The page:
Mackinac Island Hospitality: Eco-Tourism in Michigan

| 11/29/2013 12:33:00 PM

Tags: eco-tourism, bicycle tourism, Michigan, John D. Ivanko,

With every quaint clicky-clop of the horse-drawn carriages and bicycles whizzing back and forth downtown, we’re not surprised that the lodging options and cuisine of Mackinac Island, Mich., reflects its historical past. Nearly every experience, given the charm of the place, came with stairs to climb, real metal keys needed to open doors, and, sometimes, bats to shoo away (there’s a zillion more bats than people residing on the island).

That’s not to say what my family and I experienced lacked the travel comforts many are accustomed toMackinac Island Hospitality these days (AC included). But every bag of luggage, marked with hand-written notes (not barcodes), was delivered by horse-drawn carriage or balanced on top of bicycle handlebars.

My family and I discovered that those in the hospitality business on this small island (Read Part One, “Where Cars are Illegal: Eco-Tourism on Mackinac Island, Michigan”) showcase the best of the past, blending it perfectly with modern sensibilities and, by default of it being an island, an ecological awareness to protect and preserve exactly what the millions of visitors come to see and experience every year.  Plus, we discovered a few restaurants at Mission Point Resort that serve up uber-local Lake Huron whitefish in a tasty and big way.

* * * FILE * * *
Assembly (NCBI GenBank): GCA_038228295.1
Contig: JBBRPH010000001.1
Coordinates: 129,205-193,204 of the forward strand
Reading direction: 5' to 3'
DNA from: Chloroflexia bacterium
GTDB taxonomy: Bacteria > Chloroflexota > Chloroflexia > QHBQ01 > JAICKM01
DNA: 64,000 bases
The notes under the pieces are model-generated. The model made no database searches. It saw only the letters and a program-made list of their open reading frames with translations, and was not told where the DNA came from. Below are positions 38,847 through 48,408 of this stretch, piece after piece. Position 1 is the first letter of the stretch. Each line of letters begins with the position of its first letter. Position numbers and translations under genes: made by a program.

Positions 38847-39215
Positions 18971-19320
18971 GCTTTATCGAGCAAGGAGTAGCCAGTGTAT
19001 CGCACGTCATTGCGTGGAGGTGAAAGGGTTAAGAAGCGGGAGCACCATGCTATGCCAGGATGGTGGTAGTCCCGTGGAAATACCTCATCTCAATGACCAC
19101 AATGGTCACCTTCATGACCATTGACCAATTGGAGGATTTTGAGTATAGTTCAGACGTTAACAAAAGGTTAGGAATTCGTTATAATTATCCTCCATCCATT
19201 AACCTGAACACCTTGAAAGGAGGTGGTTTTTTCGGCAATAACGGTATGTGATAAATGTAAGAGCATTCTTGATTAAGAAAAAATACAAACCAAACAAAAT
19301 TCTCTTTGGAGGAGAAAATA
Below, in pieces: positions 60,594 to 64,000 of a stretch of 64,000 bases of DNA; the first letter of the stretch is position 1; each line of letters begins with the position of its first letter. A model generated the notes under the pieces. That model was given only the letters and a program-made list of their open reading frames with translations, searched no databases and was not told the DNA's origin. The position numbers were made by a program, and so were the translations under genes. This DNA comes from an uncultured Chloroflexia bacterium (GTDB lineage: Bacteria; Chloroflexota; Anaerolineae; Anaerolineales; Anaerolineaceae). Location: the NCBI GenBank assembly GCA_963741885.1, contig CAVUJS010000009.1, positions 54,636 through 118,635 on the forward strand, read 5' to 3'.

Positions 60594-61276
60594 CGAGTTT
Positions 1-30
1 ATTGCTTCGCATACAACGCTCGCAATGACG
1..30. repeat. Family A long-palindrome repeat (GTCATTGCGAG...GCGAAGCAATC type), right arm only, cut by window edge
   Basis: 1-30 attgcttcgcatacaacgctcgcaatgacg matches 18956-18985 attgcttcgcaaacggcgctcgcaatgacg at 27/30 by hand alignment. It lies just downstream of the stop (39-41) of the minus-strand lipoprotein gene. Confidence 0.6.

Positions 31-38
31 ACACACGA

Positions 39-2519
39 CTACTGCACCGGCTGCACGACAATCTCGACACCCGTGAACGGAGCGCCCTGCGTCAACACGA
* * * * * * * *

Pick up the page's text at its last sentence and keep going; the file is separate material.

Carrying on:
Mackinac Island Lodged in History

Opting for a break from the hustle of Mackinac Island’s downtown and feeling that getting dressed up just to eat dinner at The Grand Hotel required too much formality for our tastes, we settled in first at the more laid back Mission Point Resort at the quiet, eastern end of downtown – about a fifteen minute walk from the ferry docks. Its inviting Great Hall, resembling a sixteen-sided tepee constructed in 1956 with 50-foot long Norway pine trusses harvested from nearby Bois Blanc Island, reflects the history of the site before it became a resort in 1988. Cozy fireplaces in the Great Hall, plus Main Lodge and Straits Lodge, were likewise built from limestone quarried on the island. Using local building materials was the norm, in the old days.

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